Desloge, Missouri, 60 miles southwest of St. Louis, passed an ordinance that forbid pedestrians from entering the street to distribute flyers. This did not bode well for the Traditionalist American Knights of the Ku Klux Klan.
The group uses public streets to hand out leaflets to warn against the effects of methamphetamine on the white race, and to inform the public about what it perceives to be the encroaching danger of Shariah Law.
If a driver expresses interest, Klan members fling themselves into the road to give them a flyer, often while wearing robes and hoods which can severely hinder their vision.
While a federal judge in St. Louis initially sided with the Klan on the grounds that Desloge’s ban did not properly consider public-safety interests, the 8th Circuit determined that pedestrian solicitation could be hazard to drivers.
The fact that no injuries have occurred to date matters little to Judge Diana Murphy, who wrote, “government need not wait for accidents to justify safety regulations.”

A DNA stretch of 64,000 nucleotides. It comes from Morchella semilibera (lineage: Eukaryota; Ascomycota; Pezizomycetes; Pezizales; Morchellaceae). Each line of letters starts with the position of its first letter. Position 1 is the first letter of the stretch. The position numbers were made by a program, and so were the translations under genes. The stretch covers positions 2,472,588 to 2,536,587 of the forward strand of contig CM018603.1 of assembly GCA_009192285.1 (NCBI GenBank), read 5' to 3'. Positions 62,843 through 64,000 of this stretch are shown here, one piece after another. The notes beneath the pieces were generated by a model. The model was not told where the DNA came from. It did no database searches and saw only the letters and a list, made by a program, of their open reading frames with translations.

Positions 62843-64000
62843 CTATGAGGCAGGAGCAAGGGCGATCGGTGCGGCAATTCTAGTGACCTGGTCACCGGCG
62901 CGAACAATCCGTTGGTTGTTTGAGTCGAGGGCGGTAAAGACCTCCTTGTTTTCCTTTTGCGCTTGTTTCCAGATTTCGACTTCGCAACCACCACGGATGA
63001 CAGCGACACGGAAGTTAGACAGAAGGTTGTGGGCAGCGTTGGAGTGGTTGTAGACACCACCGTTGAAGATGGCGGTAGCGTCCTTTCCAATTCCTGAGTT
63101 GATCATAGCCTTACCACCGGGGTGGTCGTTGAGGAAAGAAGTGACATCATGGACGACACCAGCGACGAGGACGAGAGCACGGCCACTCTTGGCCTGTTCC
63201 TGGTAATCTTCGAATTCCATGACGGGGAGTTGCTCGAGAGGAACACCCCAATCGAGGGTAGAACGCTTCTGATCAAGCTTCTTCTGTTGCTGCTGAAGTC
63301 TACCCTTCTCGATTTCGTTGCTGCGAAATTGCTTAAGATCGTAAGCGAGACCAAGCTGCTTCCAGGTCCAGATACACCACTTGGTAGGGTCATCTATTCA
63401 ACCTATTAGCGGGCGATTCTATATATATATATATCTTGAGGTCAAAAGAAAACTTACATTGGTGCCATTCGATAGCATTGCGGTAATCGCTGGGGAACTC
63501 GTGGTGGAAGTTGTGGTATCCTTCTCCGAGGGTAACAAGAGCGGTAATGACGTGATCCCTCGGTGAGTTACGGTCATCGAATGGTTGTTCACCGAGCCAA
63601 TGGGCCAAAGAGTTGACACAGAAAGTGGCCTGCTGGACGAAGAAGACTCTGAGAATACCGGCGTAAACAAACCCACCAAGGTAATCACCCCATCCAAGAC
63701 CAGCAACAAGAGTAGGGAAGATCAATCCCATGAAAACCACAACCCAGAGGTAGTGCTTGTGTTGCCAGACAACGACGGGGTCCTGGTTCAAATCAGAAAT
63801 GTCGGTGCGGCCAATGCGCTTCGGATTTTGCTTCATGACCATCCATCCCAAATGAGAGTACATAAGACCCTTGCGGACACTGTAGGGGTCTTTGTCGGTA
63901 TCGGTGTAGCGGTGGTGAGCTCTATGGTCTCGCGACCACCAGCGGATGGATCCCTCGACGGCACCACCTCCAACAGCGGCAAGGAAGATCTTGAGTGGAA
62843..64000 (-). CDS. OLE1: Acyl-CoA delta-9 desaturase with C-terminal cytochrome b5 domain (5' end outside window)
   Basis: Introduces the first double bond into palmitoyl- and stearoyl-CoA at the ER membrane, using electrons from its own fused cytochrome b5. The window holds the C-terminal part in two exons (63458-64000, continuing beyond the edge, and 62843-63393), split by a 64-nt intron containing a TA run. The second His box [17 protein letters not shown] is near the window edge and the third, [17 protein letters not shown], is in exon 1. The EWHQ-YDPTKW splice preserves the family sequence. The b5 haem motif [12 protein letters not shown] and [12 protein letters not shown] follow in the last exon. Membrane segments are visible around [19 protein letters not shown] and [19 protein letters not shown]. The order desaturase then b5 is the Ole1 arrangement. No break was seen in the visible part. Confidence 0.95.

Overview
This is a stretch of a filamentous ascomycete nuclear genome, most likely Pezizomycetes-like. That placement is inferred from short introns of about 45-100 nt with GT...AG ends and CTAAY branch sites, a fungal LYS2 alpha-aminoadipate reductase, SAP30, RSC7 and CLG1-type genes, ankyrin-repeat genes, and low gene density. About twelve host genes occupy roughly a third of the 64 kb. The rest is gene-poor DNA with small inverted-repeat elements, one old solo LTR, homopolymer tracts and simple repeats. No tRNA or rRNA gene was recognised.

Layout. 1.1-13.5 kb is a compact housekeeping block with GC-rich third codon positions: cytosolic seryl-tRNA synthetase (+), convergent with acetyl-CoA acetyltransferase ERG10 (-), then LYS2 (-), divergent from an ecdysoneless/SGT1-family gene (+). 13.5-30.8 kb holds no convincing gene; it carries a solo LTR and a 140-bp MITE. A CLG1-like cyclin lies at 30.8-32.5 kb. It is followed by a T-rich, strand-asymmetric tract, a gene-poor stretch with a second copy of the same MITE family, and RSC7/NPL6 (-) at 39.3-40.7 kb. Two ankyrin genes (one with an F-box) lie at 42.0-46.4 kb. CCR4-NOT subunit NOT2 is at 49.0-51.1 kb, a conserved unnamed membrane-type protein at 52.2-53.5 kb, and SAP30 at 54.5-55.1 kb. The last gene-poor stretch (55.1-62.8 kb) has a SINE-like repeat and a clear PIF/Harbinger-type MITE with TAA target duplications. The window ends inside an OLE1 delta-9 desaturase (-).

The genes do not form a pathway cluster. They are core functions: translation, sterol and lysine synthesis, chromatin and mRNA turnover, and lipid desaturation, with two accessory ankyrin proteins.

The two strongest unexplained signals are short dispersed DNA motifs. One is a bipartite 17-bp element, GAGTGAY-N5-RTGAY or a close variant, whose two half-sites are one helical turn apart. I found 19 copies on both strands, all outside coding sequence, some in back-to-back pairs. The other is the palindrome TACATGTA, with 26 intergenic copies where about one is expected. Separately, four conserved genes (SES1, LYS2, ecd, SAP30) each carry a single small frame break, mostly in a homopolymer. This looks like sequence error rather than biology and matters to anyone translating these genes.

The case mirrors a similar one from 2012, when the ACLU also defended the KKK’s right to place handbills on car windshields in Cape Girardeau, Missouri.
In a statement about that case, executive director of the ACLU-EM, Brenda L. Jones, said, “Defending the rights of groups that the government tries to censor because of their viewpoints is at the heart of what the First Amendment and the ACLU stand for, even when the viewpoints are not popular.”
The decision also follows similar complaints from an Indiana town. Residents of Farmland complained of the same KKK group leaving leaflets in their driveways.
“It was pretty much all over town,” one resident said. “They were everywhere.”
According to Farmland town marshal, “[Residents] were upset that propaganda was delivered to their property. But it’s freedom of speech protected under the First Amendment.”